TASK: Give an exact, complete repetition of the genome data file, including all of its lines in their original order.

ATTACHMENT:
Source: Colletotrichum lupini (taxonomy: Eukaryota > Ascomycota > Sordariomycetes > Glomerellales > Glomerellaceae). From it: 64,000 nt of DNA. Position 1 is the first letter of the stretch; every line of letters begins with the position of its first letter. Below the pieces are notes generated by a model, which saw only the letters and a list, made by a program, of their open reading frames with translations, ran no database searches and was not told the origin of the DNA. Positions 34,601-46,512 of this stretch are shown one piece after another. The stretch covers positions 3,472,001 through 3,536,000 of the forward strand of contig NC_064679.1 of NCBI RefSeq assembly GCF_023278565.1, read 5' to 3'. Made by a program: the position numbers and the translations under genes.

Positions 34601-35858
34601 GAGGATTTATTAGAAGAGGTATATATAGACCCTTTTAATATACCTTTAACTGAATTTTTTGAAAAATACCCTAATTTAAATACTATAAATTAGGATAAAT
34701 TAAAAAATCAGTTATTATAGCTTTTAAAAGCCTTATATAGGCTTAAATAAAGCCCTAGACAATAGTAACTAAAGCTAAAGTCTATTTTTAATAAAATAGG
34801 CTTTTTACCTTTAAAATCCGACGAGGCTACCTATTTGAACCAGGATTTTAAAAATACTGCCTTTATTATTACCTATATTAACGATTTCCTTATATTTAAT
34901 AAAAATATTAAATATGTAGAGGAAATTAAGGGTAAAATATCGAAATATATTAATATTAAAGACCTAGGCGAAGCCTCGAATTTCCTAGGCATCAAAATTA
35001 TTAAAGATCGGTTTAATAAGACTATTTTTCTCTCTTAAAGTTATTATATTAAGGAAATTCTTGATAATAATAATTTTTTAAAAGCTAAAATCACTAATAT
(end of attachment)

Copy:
Source: Colletotrichum lupini (taxonomy: Eukaryota > Ascomycota > Sordariomycetes > Glomerellales > Glomerellaceae). From it: 64,000 nt of DNA. Position 1 is the first letter of the stretch; every line of letters begins with the position of its first letter. Below the pieces are notes generated by a model, which saw only the letters and a list, made by a program, of their open reading frames with translations, ran no database searches and was not told the origin of the DNA. Positions 34,601-46,512 of this stretch are shown one piece after another. The stretch covers positions 3,472,001 through 3,536,000 of the forward strand of contig NC_064679.1 of NCBI RefSeq assembly GCF_023278565.1, read 5' to 3'. Made by a program: the position numbers and the translations under genes.

Positions 34601-35858
34601 GAGGATTTATTAGAAGAGGTATATATAGACCCTTTTAATATACCTTTAACTGAATTTTTTGAAAAATACCCTAATTTAAATACTATAAATTAGGATAAAT
34701 TAAAAAATCAGTTATTATAGCTTTTAAAAGCCTTATATAGGCTTAAATAAAGCCCTAGACAATAGTAACTAAAGCTAAAGTCTATTTTTAATAAAATAGG
34801 CTTTTTACCTTTAAAATCCGACGAGGCTACCTATTTGAACCAGGATTTTAAAAATACTGCCTTTATTATTACCTATATTAACGATTTCCTTATATTTAAT
34901 AAAAATATTAAATATGTAGAGGAAATTAAGGGTAAAATATCGAAATATATTAATATTAAAGACCTAGGCGAAGCCTCGAATTTCCTAGGCATCAAAATTA
35001 TTAAAGATCGGTTTAATAAGACTATTTTTCTCTCTTAAAGTTATTATATTAAGGAAATTCTTGATAATAATAATTTTTTAAAAGCTAAAATCACTAATAT